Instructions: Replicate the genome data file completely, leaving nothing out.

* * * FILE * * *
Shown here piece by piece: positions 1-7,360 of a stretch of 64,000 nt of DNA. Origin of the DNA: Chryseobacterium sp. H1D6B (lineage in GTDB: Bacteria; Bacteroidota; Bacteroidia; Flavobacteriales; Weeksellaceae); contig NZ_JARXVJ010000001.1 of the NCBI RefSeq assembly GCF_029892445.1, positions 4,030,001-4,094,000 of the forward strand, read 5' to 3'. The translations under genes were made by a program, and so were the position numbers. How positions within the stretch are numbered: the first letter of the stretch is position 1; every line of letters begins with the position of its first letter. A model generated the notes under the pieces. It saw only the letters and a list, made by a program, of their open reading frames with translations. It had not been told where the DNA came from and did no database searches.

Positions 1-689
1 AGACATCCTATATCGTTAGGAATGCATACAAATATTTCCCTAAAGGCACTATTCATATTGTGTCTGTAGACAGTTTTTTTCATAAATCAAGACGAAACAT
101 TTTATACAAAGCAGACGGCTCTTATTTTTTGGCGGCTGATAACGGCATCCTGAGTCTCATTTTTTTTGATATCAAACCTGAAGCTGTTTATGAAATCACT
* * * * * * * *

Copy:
Shown here piece by piece: positions 1-7,360 of a stretch of 64,000 nt of DNA. Origin of the DNA: Chryseobacterium sp. H1D6B (lineage in GTDB: Bacteria; Bacteroidota; Bacteroidia; Flavobacteriales; Weeksellaceae); contig NZ_JARXVJ010000001.1 of the NCBI RefSeq assembly GCF_029892445.1, positions 4,030,001-4,094,000 of the forward strand, read 5' to 3'. The translations under genes were made by a program, and so were the position numbers. How positions within the stretch are numbered: the first letter of the stretch is position 1; every line of letters begins with the position of its first letter. A model generated the notes under the pieces. It saw only the letters and a list, made by a program, of their open reading frames with translations. It had not been told where the DNA came from and did no database searches.

Positions 1-689
1 AGACATCCTATATCGTTAGGAATGCATACAAATATTTCCCTAAAGGCACTATTCATATTGTGTCTGTAGACAGTTTTTTTCATAAATCAAGACGAAACAT
101 TTTATACAAAGCAGACGGCTCTTATTTTTTGGCGGCTGATAACGGCATCCTGAGTCTCATTTTTTTTGATATCAAACCTGAAGCTGTTTATGAAATCACT